Abstract: TH-PO801

Impact of Baseline Scores on the Responsiveness of Quality of Life (QOL) Tools to Interventions: An ACTIVE Dialysis Trial Secondary Analysis

Session Information

Category: Dialysis

  • 607 Dialysis: Epidemiology, Outcomes, Clinical Trials - Non-Cardiovascular

Authors

  • Jardine, Meg J., The George Institute for Global Health, UNSW, Sydney, New South Wales, Australia
  • Perkovic, Vlado, The George Institute for Global Health, UNSW, Sydney, New South Wales, Australia
  • Smyth, Brendan, The George Institute for Global Health, UNSW, Sydney, New South Wales, Australia
  • van den Broek-Best, Oliver, The George Institute for Global Health, UNSW, Sydney, New South Wales, Australia
  • Zuo, Li, Peking University People's Hospital , Beijing, China
  • Gray, Nicholas A., Sunshine Coast University Hospital, Birtinya, New South Wales, Australia
  • Chan, Christopher T., Toronto General Hospital, Toronto, Ontario, Canada
  • de Zoysa, Janak Rashme, Waitemata District Health Board, AUCKLAND, New Zealand
  • Howard, Kirsten, University of Sydney, Sydney, New South Wales, Australia
  • Rogers, Kris, The George Institute for Global Health, UNSW, Sydney, New South Wales, Australia

Group or Team Name

  • ACTIVE Dialysis Steering Committee
Background

There is little clarity on the relative validity, reproducibility and generalisability of available tools for measuring the patient experience in the trial context. The ACTIVE Dialysis trial found no benefit from extended hemodialysis (HD) hours for the utility-based QOL measure, EQ-5D, with small but significant benefits for generic health-related SF-36 QOL. Participants in extended hours trials have better average health than patients overall raising the possibility EQ-5D responsiveness may be limited by a ‘ceiling’ effect.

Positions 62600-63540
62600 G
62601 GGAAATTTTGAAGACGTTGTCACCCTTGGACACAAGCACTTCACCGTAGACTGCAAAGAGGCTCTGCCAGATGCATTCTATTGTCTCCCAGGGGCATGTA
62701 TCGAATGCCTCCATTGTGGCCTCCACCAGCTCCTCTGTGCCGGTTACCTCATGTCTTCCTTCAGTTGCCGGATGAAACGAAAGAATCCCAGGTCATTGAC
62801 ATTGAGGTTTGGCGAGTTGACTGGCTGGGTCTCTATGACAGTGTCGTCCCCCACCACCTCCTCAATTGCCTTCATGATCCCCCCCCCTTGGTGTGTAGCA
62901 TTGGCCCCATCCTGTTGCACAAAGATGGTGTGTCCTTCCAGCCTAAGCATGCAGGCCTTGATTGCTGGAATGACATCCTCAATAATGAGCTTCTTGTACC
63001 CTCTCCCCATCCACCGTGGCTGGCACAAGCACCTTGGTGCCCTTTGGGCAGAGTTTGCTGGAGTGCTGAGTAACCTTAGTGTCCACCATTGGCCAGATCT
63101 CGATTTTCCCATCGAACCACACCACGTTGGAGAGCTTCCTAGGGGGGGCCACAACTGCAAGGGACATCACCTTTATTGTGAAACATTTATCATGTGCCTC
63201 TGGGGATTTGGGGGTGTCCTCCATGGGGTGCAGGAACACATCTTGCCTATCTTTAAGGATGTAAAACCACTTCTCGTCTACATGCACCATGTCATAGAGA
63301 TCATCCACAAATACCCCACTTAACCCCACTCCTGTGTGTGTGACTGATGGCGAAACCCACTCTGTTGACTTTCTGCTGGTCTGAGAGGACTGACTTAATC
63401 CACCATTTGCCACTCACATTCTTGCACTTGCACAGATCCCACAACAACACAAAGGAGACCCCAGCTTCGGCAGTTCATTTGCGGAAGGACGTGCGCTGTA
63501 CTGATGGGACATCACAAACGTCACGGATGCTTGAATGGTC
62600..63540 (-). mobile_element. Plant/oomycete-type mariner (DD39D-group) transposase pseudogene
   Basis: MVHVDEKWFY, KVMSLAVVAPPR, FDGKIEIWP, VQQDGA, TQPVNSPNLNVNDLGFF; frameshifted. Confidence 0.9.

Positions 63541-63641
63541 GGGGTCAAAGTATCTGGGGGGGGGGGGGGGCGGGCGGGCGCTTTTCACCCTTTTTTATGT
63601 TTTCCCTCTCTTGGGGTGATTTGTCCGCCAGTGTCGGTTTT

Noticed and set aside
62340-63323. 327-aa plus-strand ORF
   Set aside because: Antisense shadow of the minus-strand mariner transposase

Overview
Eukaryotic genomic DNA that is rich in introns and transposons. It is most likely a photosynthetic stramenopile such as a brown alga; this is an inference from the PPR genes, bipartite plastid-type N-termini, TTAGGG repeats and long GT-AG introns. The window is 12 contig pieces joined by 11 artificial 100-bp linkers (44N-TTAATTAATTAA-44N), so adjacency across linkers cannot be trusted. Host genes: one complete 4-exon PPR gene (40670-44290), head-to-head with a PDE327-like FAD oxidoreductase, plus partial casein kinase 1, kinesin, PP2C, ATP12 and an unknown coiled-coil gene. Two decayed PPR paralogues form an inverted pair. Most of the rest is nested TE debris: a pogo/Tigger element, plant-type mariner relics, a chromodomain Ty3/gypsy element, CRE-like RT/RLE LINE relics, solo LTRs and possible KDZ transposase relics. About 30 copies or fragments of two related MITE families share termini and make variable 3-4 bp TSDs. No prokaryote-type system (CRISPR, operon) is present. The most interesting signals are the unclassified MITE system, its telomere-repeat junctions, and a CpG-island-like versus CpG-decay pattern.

Aim: To explore whether the impact of extended hours HD on QOL scores is dependent on baseline scores.

Methods

The ACTIVE Dialysis trial randomized 200 HD patients to standard (median 12) or extended (median 24) weekly HD hours for 12 months. Dialysis population-validated QOL assessments including the EQ-5D utility instrument and SF-36 Physical (PCS) and Mental (MCS) Composite Scores were administered by blinded interviewers during the trial. After confirming the absence of an interaction of the score with time, the average intervention effect was determined using mixed linear regression and analysed in subgroups defined by tertiles of the relevant baseline score.

Results

Overall extended weekly HD hours had no impact on EQ-5D (mean difference 0.03, CI -0.03, 0.09; p=0.30) with small but significant improvements in PCS and MCS (mean difference PCS 2.30, 95%CI 0.52-4.07; MCS 2.54, 95%CI 0.42-4.65).
The lack of impact on EQ-5D results were consistent across all tertiles (lowest third 0.01 [CI -0.12-0.14, p=0.89], middle third 0.05 [CI -0.03-0.13, p=0.26], highest third 0.02 [CI -0.07-0.12, p=0.60], p-interaction 0.80). The benefits for PCS and MCS were similarly consistent across tertiles (p-interaction: PCS 0.96; MCS 0.34).

Conclusion

The impact of extended dialysis hours on EQ-5D, PCS and MCS QOL was not dependent on baseline scores. The scores appear to be at least internally robust to variation in baseline QOL. NCT00649298

Funding

  • Commercial Support